Have you ever jumped to a conclusion only to later, sometimes much later, discover your conclusion was very wrong?
Years ago I learned a valuable lesson relating to this that I have tried to apply in most situations, but recently forgetting to be careful in jumping to conclusion I spent needless time and effort going in the wrong direction.
About the Lesson I Learned
Years ago early in the year of my first year of teaching 7th grade science, I had a boy who was constantly causing an undercurrent of a disruption in class by leaning over to talk with first one neighbor, then another and another. This happened nearly every day in spite of my warnings. Finally I had enough of it and sternly told him to see me after class. By the time the class ended he was in tears. Trying to understand why he didn’t comply with my “no talking in class” rule, through tears he told me he was only trying to find out what I had written on the board. He simply could not see the board clearly and was trying to keep up with the class notes. At this point I felt terrible for him. I had pegged him as a trouble maker, but he was only trying to keep up.
Immediately he was assigned to a front row seat. I contacted the school nurse to perform an eye test, and I also called his mother to let her know what had happened and that he probably would need a professional eye exam. I was sure his situation and behavior in other classes was probably the same. About a week later he showed up with glasses and he became a very good student. What a lesson for a new teacher to learn about never assuming what you think based on appearances, but to get to the root cause so that there could be a positive outcome.
Summer Adventures and Wrong Assumptions
This past summer was hot and humid. Had I been more diligent in trouble shooting these issue, I could have spent more time enjoying my sewing and quilting instead of being frustrated.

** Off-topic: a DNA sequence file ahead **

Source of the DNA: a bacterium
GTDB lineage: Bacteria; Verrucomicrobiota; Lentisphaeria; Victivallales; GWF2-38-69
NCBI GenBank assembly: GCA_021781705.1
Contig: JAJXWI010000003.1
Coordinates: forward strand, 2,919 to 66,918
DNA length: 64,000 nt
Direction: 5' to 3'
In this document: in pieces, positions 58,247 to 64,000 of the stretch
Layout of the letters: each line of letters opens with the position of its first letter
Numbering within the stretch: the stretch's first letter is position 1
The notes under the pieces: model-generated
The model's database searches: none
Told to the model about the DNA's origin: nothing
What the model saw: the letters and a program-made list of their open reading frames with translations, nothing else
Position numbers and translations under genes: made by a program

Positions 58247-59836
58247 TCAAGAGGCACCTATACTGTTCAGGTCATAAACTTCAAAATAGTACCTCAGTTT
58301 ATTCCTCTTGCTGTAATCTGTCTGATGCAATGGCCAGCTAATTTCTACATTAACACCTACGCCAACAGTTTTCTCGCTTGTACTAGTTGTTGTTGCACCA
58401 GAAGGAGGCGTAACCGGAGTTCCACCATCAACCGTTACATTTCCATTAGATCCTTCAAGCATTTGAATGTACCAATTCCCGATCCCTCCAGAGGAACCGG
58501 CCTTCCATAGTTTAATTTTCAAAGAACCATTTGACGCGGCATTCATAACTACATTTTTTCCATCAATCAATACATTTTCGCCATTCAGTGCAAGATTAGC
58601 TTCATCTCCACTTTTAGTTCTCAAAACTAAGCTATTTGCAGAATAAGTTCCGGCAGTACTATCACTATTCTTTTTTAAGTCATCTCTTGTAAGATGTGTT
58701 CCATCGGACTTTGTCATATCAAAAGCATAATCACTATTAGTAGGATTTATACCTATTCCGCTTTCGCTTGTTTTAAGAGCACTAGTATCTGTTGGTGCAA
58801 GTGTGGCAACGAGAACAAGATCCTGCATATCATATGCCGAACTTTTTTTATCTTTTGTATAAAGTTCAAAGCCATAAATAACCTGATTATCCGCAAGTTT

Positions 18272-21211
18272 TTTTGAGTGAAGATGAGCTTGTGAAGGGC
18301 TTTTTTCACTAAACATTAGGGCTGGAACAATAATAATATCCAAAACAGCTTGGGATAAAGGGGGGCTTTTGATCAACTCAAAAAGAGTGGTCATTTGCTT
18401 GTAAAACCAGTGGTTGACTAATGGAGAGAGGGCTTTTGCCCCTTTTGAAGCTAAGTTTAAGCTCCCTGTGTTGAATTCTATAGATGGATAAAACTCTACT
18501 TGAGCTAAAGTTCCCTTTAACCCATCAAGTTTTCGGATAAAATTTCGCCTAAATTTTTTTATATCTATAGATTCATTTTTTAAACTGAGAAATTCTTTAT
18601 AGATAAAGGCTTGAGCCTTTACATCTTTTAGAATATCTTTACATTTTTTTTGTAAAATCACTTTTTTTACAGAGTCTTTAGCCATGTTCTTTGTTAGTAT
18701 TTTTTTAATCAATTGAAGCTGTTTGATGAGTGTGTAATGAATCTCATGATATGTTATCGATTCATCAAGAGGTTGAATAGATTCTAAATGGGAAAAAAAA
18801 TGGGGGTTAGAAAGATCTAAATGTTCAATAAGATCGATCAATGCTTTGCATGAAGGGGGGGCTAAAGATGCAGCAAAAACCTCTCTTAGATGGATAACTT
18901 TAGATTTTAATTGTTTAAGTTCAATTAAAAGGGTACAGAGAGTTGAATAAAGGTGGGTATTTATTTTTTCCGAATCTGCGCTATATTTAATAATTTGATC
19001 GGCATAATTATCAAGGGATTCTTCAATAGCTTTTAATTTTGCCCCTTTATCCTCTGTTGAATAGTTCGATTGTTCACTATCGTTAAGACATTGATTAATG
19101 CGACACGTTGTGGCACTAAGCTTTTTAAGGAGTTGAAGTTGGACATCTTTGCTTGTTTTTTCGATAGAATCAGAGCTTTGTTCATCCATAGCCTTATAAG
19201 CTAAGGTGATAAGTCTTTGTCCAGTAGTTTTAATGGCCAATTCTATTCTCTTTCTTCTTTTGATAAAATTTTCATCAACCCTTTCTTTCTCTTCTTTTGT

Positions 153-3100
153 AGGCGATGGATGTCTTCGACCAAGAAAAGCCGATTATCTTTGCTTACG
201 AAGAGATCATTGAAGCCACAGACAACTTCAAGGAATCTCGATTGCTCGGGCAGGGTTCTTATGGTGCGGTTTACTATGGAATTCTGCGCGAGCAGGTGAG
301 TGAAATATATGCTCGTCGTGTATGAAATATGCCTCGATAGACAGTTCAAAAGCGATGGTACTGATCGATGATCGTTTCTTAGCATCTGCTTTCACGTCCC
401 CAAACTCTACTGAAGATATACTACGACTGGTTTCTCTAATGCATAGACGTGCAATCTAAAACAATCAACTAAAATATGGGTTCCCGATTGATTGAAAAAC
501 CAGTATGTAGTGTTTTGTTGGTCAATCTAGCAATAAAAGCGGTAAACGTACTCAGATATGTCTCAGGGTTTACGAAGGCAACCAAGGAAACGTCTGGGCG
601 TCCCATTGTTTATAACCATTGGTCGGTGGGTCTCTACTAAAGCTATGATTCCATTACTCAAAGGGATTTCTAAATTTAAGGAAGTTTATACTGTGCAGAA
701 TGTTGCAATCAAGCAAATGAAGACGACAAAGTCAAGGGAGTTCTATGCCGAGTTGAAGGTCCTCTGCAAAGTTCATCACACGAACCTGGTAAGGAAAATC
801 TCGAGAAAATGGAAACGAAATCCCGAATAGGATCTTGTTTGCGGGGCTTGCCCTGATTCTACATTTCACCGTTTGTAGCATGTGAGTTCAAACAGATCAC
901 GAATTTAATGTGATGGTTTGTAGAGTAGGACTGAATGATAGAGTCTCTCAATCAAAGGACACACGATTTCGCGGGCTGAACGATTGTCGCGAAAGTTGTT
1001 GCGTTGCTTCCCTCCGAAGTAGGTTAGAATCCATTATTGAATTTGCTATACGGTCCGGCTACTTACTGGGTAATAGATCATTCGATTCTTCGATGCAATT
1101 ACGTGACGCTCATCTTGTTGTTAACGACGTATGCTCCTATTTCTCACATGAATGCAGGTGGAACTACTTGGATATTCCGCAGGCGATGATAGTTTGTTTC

Experience #1 – My Home Sewing Machine
Because of the heat, I set up my travel sewing machine in our air conditioned first floor. For a couple of hours on several days I happily stitched patches together making sub-units for star blocks. At first the stitching was OK, but then seemed to erode. The machine just didn’t seem to work as well. The patches were getting caught under the presser foot, sometimes being pushed down in the needle hole. It couldn’t be the humidity, that was taken care of by the AC unit. I thought it must be the machine. It is not an expensive machine, just one for travel. I began thinking that I had made a poor purchase decision and because it wasn’t a top of the line machine, it was failing already and wasn’t going to last.
One afternoon after discovering a LOT of lint impacted in the feed dogs of my very nice machine, I decided to clean it. I also discovered lint below and behind the hook and in bobbin area. Working with cotton fabric, cotton thread, and quilts is a linty job. I cleaned, oiled, and replaced the needle. Since I was cleaning that one, I decided to take a look at my travel machine. Very little lint, but I cleaned anyway, oiled where needed, and replaced the needle.